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What does Congress do in a recession?

Why, give themselves a pay raise, of course!

A crumbling economy, more than 2 million constituents who have lost their jobs this year, and congressional demands of CEOs to work for free did not convince lawmakers to freeze their own pay.

Instead, they will get a $4,700 pay increase, amounting to an additional $2.5 million that taxpayers will spend on congressional salaries, and watchdog groups are not happy about it.

"As lawmakers make a big show of forcing auto executives to accept just $1 a year in salary, they are quietly raiding the vault for their own personal gain," said Daniel O'Connell, chairman of The Senior Citizens League (TSCL), a non-partisan group. "This money would be much better spent helping the millions of seniors who are living below the poverty line and struggling to keep their heat on this winter."

However, at 2.8 percent, the automatic raise that lawmakers receive is only half as large as the 2009 cost of living adjustment of Social Security recipients.

Still, Steve Ellis, vice president of the budget watchdog Taxpayers for Common Sense, said Congress should have taken the rare step of freezing its pay, as lawmakers did in 2000.

"Look at the way the economy is and how most people aren't counting on a holiday bonus or a pay raise -- they're just happy to have gainful employment," said Ellis. "But you have the lawmakers who are set up and ready to get their next installment of a pay raise and go happily along their way."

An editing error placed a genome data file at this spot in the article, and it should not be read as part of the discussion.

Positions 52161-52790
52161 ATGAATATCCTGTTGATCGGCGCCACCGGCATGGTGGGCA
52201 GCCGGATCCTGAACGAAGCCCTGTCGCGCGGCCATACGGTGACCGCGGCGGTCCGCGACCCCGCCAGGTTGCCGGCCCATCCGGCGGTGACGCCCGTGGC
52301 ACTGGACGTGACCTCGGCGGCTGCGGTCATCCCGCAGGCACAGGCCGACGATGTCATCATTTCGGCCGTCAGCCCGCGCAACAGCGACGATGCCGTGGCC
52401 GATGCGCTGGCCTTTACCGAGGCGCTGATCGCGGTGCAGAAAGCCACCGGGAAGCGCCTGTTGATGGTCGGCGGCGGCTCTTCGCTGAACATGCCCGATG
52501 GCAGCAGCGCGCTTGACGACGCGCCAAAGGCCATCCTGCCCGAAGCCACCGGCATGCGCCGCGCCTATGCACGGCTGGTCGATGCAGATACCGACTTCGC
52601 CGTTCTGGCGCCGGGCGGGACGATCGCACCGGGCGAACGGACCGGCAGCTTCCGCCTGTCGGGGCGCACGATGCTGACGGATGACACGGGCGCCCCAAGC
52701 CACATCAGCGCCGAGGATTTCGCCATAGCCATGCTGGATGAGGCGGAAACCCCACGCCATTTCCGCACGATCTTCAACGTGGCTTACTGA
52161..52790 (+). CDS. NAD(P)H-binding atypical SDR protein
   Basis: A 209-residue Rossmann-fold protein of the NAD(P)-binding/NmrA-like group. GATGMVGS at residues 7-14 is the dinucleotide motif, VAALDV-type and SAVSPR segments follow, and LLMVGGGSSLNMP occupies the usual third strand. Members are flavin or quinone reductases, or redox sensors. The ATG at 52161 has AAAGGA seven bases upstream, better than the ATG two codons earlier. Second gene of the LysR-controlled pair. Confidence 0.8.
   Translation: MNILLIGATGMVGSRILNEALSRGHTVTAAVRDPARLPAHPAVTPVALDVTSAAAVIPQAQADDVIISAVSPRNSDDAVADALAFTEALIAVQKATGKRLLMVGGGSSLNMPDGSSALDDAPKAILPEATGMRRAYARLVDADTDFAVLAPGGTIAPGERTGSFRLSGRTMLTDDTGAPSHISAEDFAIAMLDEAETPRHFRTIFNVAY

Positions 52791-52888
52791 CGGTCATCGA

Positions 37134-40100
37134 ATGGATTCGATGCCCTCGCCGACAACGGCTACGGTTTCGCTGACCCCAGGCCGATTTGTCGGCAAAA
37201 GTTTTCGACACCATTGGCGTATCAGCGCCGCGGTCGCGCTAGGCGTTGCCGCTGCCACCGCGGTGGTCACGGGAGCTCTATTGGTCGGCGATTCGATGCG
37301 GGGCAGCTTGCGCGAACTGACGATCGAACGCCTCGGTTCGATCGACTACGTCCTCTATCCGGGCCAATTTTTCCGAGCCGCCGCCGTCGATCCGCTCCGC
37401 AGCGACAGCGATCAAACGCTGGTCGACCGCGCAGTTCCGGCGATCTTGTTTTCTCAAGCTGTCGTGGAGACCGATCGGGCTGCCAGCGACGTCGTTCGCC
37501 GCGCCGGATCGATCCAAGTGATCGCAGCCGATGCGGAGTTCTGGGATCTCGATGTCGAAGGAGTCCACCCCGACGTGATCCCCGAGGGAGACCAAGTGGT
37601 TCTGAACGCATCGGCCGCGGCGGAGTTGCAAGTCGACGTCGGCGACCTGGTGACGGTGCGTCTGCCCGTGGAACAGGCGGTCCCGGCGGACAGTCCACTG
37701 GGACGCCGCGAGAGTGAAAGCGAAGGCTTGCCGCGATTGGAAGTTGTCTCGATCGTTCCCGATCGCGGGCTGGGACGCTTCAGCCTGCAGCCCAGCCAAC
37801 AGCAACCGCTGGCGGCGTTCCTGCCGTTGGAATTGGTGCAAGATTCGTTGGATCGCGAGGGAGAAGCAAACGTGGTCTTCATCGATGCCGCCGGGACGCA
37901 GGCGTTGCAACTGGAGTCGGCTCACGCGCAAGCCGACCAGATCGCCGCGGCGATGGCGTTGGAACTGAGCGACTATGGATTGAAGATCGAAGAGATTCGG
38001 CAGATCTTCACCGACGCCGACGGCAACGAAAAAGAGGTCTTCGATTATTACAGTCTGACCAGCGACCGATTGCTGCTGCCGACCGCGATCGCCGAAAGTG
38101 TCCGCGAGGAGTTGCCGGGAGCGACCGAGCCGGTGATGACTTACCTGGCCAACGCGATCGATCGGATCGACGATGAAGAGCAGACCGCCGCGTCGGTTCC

... In the beginning days of 1789, Congress was paid only $6 a day, which would be about $75 daily by modern standards. But by 1965 members were receiving $30,000 a year, which is the modern equivalent of about $195,000.

Currently the average lawmaker makes $169,300 a year, with leadership making slightly more. House Speaker Nancy Pelosi (D-Calif.) makes $217,400, while the minority and majority leaders in the House and Senate make $188,100.

Yeah, Congress is really working for the people, aren't they?

Hat Tip: Right Wing News


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Comments (16)

First thing any business do... (Below threshold)
JLawson:

First thing any business does (or should do) when it's got economic problems is freeze pay increases.

But then, they're not really businessmen, are they? Instead, they're basically 'elected royalty', and thus not subject to the economic realities we face.

And really, what's a couple more million amongst the trillions already handed out by these bozos? Just feed a few more sheets of paper into the printers at the mint, and it's all good!

Worst, greediest, and most ... (Below threshold)
GianiD:

Worst, greediest, and most corrupt Congress ever!

Wasn't "Audacity" part of O... (Below threshold)
Paul_In_Houston:

Wasn't "Audacity" part of Obama's message.
They are only taking him up on that.

(Pelosi has to make-do on only $217,400.00/year?
Oh, the humanity!...)

-

Well, not that they're not ... (Below threshold)

Well, not that they're not worried about putting food on their families or whether to buy food or medicine I'm sure they'll be able to actually start doing their jobs and pull their approval rating up the double-digits.

So why again is it bad to r... (Below threshold)
Parthenon:

So why again is it bad to rag on CEOs making eight figures but perfectly okay to rag on congressman making six figures?

In a sane world, we wouldn'... (Below threshold)
Tammy:

In a sane world, we wouldn't re-elect such people; but alas, what does that say about the citizenry of this country--that we just send them back up there. They need term limits and to be heavily audited.

Government has completely l... (Below threshold)